Amazon launches Fire OS 3.0 'Mojito' with new Kindle Fire tablets
Amazon (NASDAQ:AMZN) is rolling out a revamped version of its Android-based Fire mobile operating system in tandem with new editions of its Kindle Fire HD and Kindle Fire HDX tablets.
Amazon boasts enhanced enterprise and productivity features in its new Fire OS 3.0.
Amazon also will now offer 4G services from Verizon Wireless on its new Kindle Fire HD and Kindle Fire HDX tablets. Amazon previously only offered cellular services from AT&T Mobility. Amazon said users will be able to choose service between AT&T or Verizon when purchasing their device, and can then sign up for a service plan on their device. AT&T and Verizon each touted their shared data plans for the new Amazon Kindle Fires.
Amazon's new Fire OS 3.0, nicknamed "Mojito," introduces low-level platform enhancements including the new Optimizing Download Manager, which enables parallel content downloads and adjusts the number of simultaneous installs per device, guaranteeing that foreground app performance is unaffected by background download activity. In addition, Optimizing Download Manager automatically pauses ongoing downloads when the user streams Amazon Instant Video content to maximize video quality. Customers also may prioritize individual items to download first, enjoying videos, audiobooks or magazines while the download is still ongoing.
Fire 3.0 also touts a new Graphics Direct Texture in place of the standard Android graphics pipeline. The graphics system is customized to quickly load large graphical assets like high-resolution cover art. Improved touch responsiveness dynamically increases the CPU speed after the customer removes their finger from the tablet screen to minimize touch latency in games and apps, while an enhanced Reading Mode supports up to 17 hours of battery life, automatically powering down unnecessary system components and storing the text via dedicated, low-power memory.
Mojito additionally brings integration with the Goodreads social platform, giving users insight into what their friends are reading and allowing them to share reviews and quotes. A new Second Screen option lets customers fling content from their Fire device to their television, freeing up the tablet for email, web browsing, gaming or following scene-by-scene via Amazon's X-Ray for Movies and TV, which includes actor biographies, behind-the-scenes trivia and soundtrack information directly tied to the film or program the user is currently watching.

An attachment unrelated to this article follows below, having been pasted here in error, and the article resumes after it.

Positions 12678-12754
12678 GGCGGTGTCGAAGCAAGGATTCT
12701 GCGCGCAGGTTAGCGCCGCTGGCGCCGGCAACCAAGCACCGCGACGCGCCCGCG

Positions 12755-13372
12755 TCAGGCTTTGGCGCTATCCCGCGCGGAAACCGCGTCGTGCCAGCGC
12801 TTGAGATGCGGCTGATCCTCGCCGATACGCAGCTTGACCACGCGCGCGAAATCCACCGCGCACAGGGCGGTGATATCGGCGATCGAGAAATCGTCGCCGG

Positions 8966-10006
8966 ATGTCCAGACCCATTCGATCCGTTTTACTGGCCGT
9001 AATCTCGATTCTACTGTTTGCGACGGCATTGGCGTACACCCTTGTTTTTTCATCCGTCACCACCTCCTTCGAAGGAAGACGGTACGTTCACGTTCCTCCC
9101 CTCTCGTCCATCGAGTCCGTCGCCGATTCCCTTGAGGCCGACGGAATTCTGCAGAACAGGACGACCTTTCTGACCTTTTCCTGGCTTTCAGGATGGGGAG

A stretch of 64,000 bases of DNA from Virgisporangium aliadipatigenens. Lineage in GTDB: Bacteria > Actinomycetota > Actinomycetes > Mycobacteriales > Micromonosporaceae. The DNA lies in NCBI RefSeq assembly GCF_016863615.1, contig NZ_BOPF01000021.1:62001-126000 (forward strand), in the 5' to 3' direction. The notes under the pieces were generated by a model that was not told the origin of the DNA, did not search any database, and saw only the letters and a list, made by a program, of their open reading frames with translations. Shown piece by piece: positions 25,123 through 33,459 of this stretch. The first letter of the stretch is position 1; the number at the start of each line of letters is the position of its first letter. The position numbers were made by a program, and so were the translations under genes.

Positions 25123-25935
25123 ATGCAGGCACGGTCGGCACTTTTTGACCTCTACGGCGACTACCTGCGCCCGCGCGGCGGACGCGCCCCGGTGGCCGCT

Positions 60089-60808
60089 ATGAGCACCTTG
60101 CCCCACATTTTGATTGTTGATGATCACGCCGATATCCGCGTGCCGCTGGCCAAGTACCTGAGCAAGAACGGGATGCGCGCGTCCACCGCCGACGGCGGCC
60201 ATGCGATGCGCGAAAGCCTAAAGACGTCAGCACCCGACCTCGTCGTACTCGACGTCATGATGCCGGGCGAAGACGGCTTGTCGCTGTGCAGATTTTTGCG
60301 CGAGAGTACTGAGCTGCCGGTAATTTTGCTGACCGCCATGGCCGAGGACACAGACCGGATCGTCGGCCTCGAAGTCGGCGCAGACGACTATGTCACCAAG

Also new: Enterprise and productivity features like enhanced email making it easier to set up accounts and group conversations, wireless printer support and software data encryption. Users may now connect their Kindle Fire to secure enterprise Wi-Fi networks and access corporate apps, documents and resources like SharePoint; Kindle-specific device management APIs also integrate with mobile device management systems including Amazon's own Whispercast service as well as third-party vendors like AirWatch, Citrix, Fiberlink, Good Technology and SOTI. Fire OS 3.0 additionally supports Kerberos authentication.
The Kindle Fire HD, priced at $139, includes a high-definition display with 1280x800 resolution and 216 pixels per inch--66 percent more pixels than the previous generation tablet. The Kindle Fire HDX is priced at $229 for the 7-inch version and at $379 for the 8.9-inch version; both models are also available in 4G-enabled editions, priced at $329 and $479, respectively. The 7-inch HDX boasts 323 pixels per inch and the 8.9-inch model delivers 339 pixels per inch; both feature 100 percent sRGB color accuracy, reduced glare, dynamic image contrast and improved brightness to boost viewing in any lighting conditions. The Kindle Fire HDX also integrates Amazon's new Mayday Button, which promises free, on-device tech support available 24/7/365 with response times of less than 15 seconds.
In an interview with The Verge to discuss the new tablets, Amazon CEO Jeff Bezos declined to answer questions about whether Amazon would eventually build smartphones in addition to tablets. Rumors have swirled for years that Amazon could release a smartphone.
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